Why a combo of grid-tied solar and battery storage benefits all
Why a combo of grid-tied solar and battery storage benefits all
Rocky Mountain Institute's recent report, "The Economics of Grid Defection," explored the potential for solar-plus-battery systems to reach economic parity with the electric grid. That analysis reached a striking conclusion: solar-plus-battery systems could become cost competitive with purchasing electricity from your utility in several areas around the country much faster, and for more customers than traditionally thought. The implication is that customers could choose to become their own power provider. In fact, a March Morgan Stanley report strongly reinforced that possibility.
Yet the same solar and storage trends that could enable some customers to economically defect from the grid simultaneously unlock exciting prospects for evolving and optimizing our grid-connected electricity system. Far short of cutting the cord, integrating solar-storage hybrids into the grid creates a powerful combination that can maximize value for multiple grid-connected customers and service providers, including solar-storage customers themselves.
How? Coupling distributed storage with PV can do more than simply provide a source of backup or uninterruptible power supply to a customer. The combination turns an otherwise passive energy resource into flexible capacity that provides power when it’s most valuable to the customer that installed it. When connected to the grid, distributed solar-storage hybrids can increase reliability and enable value exchange for the benefit of all. Both customers and utilities can benefit from demand response, peak load reduction, renewable generation smoothing and ancillary services provision.
Recognizing this value proposition, companies such as eLab member Sunverge are combining solar power and battery storage to provide multiple value streams to customers, utilities and society today. I recently talked with Sunverge vice president of products Steve Wolford about how grid-connected solar-plus-battery systems are already helping the grid’s ongoing transition to the electricity system of the future.
Virginia Lacy: Let’s start with Sunverge’s system. What’s included and how does it work?
Steve Wolford: The Sunverge Solar Integration System (SIS) is a simple, intelligent and cost-effective distributed energy storage system that captures solar power and delivers it when needed most. It combines batteries, power electronics and multiple energy inputs in a UL-certified appliance that is controlled by software running in the cloud. It is a utility-grade product designed for the consumer market.
SIS units are installed along with solar at homes and businesses. Each SIS provides power to the site while energy from each and every SIS unit is pooled in the cloud. From this virtual pool, utilities or other providers can reserve and schedule energy in advance and request energy in real time.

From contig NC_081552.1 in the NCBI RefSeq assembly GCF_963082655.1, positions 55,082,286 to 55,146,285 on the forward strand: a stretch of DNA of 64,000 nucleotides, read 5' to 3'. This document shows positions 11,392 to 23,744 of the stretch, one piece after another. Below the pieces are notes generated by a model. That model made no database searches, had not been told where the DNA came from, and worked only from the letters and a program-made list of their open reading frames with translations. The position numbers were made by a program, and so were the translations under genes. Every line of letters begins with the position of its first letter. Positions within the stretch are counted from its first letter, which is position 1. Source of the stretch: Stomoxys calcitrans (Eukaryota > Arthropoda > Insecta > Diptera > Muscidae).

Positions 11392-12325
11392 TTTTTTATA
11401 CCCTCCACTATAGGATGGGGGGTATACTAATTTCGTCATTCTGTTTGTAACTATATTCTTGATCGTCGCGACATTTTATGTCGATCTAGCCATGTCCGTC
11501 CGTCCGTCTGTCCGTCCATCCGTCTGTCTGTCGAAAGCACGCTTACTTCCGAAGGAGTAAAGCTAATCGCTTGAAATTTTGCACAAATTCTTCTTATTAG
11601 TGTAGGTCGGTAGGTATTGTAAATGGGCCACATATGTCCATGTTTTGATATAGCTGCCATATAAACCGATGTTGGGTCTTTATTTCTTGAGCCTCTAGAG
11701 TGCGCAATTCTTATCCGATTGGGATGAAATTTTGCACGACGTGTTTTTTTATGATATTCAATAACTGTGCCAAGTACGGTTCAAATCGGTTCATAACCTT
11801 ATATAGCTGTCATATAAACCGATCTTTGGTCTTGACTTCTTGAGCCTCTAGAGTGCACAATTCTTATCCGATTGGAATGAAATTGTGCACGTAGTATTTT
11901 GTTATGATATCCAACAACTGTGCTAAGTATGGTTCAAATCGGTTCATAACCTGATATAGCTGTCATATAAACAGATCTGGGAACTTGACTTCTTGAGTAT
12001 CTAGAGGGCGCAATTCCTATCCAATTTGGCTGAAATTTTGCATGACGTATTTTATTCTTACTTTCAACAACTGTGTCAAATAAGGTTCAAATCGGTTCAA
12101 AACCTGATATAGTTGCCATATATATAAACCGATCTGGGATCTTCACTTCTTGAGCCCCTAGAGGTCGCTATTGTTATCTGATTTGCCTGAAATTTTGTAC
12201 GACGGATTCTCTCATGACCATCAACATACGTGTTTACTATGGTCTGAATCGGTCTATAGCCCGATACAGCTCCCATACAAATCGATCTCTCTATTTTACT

This single platform delivers benefits to multiple groups. Energy consumers receive more reliable power at a lower cost. Utilities reduce grid management and energy delivery costs. Energy retailers increase revenue by bringing value-added products and services to market. Society as a whole accelerates the adoption of solar, wind and electric vehicles. The key is placing generation and storage nearest to the consumer to capture the most value for all parties.
We often get a response of, “Oh, you’re helping people go ‘off-grid.'” Actually, our goal is quite the opposite: We want to strengthen both the grid and utilities’ relationship with customers. In the process, we help the utility provide better service to those customers. Our belief is that the grid is a social good. It should be made stronger and more resilient for everyone’s benefit.
VL: One of the important aspects of Sunverge’s business model is that it is as flexible as the market application requires. Can you expand on the types of applications and ownership structures that utilities, customers and third parties are exploring?
SW: I like to describe our business model as a series of layers.
The first layer is the product itself, which works both at the site and on the grid to orchestrate and optimize energy delivery. On top of real-time awareness and some complex algorithms, we run applications that reduce consumers’ bills, provide backup power when the grid goes down, provide stability and support to the distribution grid, sell power into ISO or other markets and more. The SIS runs multiple applications at once — each of the over 200 units now in service across the globe is doing at least three or four separate things at any one time. The system is also harmonizing the value across these applications by looking for the highest value for each kWh of energy dispatched.